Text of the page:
Wednesday 25 July 2012

The Kuril Islands: A historical and cultural dispute

Joanna Christou

Current Russian PM Dmitry Medvedev (then President) visiting the Kuril Islands in 2010. He has repeated his visit just last week, to the ire of Japan. From International Business Week.
Lying to the North of Japan but to the East of Russia, four tiny Islands have represented the source of continued tension between these two states since the end of World War II. The Islands, known as the Kurils in Russia and the Northern Territories in Japan, have in fact influenced relations between these two states to the extent that they have yet to sign a formal treaty settling World War II. In total the Kurils comprise of 18 islands, but only the four Southernmost are disputed.The dispute itself represents an interesting case for international lawyers who often seek to dissect the various agreements, including those signed at Yalta and Potsdam, which have resulted in this inconclusive state of territorial affairs. But this case also represents a valuable compass for anyone seeking to understand how cultural considerations can overwhelmingly affect how such disputes are played out over the years and whether or not they can be easily resolved. 
Russia, in recent years has sought to strengthen both its presence and its claim to the Islands. Dmitry Medvedev visited them personally in 2010 and again a few weeks ago, drawing an irate response from Japanese officials and a further chilling of relations. Furthermore, Russia has sought to strengthen its military presence on this Eastern frontier and such is its commitment that it has even formed a Ministry for the Far East, with the aim of not only strengthening its presence but also seeking to achieve development and business objectives through exploitation of the vast natural resources in these regions. This is no divergence from Russia’s recent and current policy of strengthening its presence at its frontiers and seeking a strong position amongst its immediate neighbours, of which Japan is one. In fact this has manifested itself in the East with the resumption of aircraft and maritime patrols in the far-East, a practise dating back to World War II.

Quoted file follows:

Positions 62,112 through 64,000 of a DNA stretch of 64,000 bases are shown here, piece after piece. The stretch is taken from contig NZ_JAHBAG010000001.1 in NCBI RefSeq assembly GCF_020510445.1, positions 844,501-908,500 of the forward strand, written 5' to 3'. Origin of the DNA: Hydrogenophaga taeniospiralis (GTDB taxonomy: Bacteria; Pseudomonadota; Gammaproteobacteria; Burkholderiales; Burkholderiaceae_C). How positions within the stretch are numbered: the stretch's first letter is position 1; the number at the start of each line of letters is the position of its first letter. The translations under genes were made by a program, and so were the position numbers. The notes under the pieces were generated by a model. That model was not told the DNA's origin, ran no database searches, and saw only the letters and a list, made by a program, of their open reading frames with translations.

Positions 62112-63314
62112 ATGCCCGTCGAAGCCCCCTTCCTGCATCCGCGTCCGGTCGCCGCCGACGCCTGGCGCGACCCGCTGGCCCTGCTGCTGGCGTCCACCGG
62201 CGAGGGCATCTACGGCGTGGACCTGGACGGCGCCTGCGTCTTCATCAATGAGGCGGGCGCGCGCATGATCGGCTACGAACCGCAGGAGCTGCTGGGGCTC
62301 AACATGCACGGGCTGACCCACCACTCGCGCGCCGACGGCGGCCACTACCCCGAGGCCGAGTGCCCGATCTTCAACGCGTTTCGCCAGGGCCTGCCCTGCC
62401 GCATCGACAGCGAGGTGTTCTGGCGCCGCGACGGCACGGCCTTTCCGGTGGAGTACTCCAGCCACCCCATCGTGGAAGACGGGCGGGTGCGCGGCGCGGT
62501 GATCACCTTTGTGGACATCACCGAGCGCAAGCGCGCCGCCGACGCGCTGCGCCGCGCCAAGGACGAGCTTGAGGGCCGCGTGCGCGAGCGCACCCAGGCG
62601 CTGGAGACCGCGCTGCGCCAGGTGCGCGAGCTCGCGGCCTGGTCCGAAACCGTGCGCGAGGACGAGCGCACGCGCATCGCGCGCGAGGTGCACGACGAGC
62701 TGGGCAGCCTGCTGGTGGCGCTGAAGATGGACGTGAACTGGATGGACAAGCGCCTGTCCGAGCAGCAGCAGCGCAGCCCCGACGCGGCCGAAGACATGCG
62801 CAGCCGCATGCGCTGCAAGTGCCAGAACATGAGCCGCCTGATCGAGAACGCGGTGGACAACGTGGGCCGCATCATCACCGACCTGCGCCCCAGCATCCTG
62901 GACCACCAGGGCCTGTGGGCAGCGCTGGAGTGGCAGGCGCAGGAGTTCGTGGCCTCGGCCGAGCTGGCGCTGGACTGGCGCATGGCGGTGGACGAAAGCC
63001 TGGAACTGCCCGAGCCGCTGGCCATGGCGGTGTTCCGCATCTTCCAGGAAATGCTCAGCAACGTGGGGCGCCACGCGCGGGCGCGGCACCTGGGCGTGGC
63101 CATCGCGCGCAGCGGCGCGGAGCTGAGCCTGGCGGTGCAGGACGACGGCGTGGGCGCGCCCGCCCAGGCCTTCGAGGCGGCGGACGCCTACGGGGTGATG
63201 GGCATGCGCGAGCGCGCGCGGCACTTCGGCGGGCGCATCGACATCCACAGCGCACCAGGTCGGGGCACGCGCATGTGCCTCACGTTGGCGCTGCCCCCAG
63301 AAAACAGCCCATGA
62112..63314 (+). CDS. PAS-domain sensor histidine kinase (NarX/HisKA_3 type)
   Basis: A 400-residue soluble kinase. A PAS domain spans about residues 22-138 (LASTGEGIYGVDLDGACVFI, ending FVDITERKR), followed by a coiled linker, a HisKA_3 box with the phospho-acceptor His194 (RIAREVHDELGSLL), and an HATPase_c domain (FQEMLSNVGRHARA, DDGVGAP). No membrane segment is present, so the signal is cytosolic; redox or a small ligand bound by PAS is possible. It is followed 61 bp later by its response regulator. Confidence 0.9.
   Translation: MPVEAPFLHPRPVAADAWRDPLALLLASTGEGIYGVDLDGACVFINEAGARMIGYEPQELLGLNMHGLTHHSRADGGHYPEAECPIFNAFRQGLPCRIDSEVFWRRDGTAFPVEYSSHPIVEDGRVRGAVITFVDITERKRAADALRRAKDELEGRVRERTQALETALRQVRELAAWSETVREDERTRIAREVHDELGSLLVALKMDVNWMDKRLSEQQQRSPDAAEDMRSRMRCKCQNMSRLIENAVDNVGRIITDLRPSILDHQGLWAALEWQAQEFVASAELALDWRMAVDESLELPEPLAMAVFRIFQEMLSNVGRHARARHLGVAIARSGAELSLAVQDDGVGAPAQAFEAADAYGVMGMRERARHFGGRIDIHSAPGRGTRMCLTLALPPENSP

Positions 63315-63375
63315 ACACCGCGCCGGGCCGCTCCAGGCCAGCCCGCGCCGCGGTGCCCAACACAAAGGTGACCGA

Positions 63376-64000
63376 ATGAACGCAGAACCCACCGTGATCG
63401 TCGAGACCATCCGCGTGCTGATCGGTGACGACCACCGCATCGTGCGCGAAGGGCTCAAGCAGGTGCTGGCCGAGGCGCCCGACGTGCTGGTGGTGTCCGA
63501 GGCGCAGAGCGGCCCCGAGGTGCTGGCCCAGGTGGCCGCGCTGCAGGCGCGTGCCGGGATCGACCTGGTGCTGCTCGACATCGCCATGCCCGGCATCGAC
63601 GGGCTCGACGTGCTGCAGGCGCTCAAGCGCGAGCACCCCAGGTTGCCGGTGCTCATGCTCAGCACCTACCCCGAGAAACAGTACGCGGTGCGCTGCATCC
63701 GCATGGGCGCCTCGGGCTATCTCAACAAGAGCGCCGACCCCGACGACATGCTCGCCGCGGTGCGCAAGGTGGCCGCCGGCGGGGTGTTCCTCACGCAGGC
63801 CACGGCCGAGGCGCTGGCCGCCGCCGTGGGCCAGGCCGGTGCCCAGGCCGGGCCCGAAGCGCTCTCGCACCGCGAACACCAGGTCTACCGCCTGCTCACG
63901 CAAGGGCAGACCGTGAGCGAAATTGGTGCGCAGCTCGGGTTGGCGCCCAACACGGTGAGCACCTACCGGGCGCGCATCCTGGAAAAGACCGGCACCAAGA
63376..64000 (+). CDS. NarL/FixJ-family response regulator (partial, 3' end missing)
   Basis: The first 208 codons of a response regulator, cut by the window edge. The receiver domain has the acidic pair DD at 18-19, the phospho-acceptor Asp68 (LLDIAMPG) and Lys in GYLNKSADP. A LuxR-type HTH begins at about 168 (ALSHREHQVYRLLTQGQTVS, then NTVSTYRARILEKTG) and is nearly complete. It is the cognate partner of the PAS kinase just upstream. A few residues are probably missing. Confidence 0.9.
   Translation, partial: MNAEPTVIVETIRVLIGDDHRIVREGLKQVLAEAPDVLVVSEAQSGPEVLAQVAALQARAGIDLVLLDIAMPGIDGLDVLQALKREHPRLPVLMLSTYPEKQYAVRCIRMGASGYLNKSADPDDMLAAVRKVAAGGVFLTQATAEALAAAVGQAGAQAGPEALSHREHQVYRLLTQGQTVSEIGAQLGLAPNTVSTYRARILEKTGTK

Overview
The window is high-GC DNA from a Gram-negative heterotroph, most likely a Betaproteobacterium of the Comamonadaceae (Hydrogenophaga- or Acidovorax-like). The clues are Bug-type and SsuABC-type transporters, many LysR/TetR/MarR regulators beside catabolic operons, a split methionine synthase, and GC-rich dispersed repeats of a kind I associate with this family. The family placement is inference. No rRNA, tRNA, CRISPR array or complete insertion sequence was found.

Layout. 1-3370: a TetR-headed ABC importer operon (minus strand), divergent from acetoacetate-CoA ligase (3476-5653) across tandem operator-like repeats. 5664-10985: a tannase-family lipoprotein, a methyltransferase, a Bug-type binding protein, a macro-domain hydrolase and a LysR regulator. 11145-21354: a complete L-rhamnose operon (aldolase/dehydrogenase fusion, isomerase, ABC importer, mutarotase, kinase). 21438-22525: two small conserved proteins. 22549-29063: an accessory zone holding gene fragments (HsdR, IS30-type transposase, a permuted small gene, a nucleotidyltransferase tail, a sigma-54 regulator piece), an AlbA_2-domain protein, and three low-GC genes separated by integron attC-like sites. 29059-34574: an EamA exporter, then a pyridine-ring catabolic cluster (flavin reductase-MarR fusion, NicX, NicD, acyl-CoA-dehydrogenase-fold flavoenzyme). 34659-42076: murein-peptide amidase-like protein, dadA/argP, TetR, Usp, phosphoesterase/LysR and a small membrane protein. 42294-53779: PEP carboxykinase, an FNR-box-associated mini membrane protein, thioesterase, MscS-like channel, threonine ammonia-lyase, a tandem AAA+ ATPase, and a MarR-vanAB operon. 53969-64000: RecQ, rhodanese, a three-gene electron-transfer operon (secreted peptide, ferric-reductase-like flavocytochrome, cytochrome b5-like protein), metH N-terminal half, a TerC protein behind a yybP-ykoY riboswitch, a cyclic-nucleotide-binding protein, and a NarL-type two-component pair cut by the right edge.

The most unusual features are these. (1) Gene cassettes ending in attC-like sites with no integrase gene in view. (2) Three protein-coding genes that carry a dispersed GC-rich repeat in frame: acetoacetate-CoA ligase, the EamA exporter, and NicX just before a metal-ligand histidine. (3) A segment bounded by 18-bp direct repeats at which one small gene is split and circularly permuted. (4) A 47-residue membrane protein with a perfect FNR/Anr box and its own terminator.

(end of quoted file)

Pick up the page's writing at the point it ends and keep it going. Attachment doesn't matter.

Of the 18 Kuril Islands, 4 are claimed by both Japan and Russia in a dispute dating back to the end of World War II. From the BBC.
For the Japanese, economic considerations also abound. The natural resources present are obviously a massive attraction, particularly as Japan does not possess a particularly large amount of these and has tended to rely on its neighbours and allies, including Russia, for energy, or, has promoted nuclear technology which since last year’s tsunami disaster, has come under close scrutiny and criticism. 
On paper it seems that there is little which these two old foes might agree on in the near future to resolve the situation, and in many ways this assumption could be deemed correct. However, it fails to take into account some of the more culturally ingrained reasons for the continuation of this dispute, which, if addressed, might represent a pathway to some sort of resolution. 
Both countries in many ways cling to their attachment as a result of historical factors and considerations which continue to be perpetuated in cultural terms. An agreement reached in the late 1800s meant concensus existed, but it was shattered by the Japanese defeat of Imperial Russia in the Russo-Japanese war of 1905. Skip forward 40 years and this time Communist Russia was the victor and Imperial Japan was the defeated, humiliated adversary. These historical events may have been a lifetime or two ago but they continue to manifest themselves in current popular culture in both states. Countless studies have sought to dissect the Japanese reaction to the loss of World War II and subsequent attitudes to its own history. An oft cited example is the continued adoration across sections of Japanese society of Judge Pal, the only Allied justice who handed down a not guilty verdict for Japan’s wartime leaders. In fact even former Japanese Prime Minister Shinzo Abe openly praised Pal during a state visit to India (Pal’s homeland) in 2007. While generalisations should and must be avoided, this example does represent a valuable example of how historical events and their cultural perpetuation have in some ways impacted Japanese attitudes regarding World War II. Essentially, as some have suggested, the perpetuation of certain historical or cultural ideas results in reducing ‘the area for maneuver in decision making, which explains the commitment of the Japanese to one course’ in regards to the Kurils.